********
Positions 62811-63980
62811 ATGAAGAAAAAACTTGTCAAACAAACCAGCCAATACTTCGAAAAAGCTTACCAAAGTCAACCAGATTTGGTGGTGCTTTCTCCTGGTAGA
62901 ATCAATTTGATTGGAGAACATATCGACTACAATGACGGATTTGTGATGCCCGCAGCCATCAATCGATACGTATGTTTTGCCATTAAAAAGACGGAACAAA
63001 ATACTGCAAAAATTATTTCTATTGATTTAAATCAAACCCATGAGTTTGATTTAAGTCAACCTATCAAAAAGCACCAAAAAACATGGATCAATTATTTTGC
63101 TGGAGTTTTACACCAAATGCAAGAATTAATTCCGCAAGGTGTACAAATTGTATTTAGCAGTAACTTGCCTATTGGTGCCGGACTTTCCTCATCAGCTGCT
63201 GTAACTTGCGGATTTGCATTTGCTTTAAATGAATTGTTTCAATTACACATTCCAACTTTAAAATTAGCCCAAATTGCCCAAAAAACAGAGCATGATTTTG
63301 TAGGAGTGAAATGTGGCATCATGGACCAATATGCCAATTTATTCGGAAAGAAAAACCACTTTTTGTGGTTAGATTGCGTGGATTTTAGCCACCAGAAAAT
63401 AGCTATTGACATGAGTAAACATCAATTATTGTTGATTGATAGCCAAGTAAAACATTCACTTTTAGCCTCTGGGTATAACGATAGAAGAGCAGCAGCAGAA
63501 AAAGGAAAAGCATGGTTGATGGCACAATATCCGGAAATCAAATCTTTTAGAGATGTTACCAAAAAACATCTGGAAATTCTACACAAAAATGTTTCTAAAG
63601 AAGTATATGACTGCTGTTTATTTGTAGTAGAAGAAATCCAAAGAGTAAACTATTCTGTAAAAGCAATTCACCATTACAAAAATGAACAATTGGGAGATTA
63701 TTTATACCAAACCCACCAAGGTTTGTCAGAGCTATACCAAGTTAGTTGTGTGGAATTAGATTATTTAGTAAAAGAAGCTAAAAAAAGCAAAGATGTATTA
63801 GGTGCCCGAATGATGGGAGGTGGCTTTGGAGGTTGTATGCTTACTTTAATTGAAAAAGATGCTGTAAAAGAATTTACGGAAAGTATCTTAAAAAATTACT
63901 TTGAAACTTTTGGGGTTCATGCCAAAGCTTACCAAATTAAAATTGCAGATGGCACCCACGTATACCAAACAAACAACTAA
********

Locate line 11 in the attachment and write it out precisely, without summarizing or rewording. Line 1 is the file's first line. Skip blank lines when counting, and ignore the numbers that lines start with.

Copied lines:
63701 TTTATACCAAACCCACCAAGGTTTGTCAGAGCTATACCAAGTTAGTTGTGTGGAATTAGATTATTTAGTAAAAGAAGCTAAAAAAAGCAAAGATGTATTA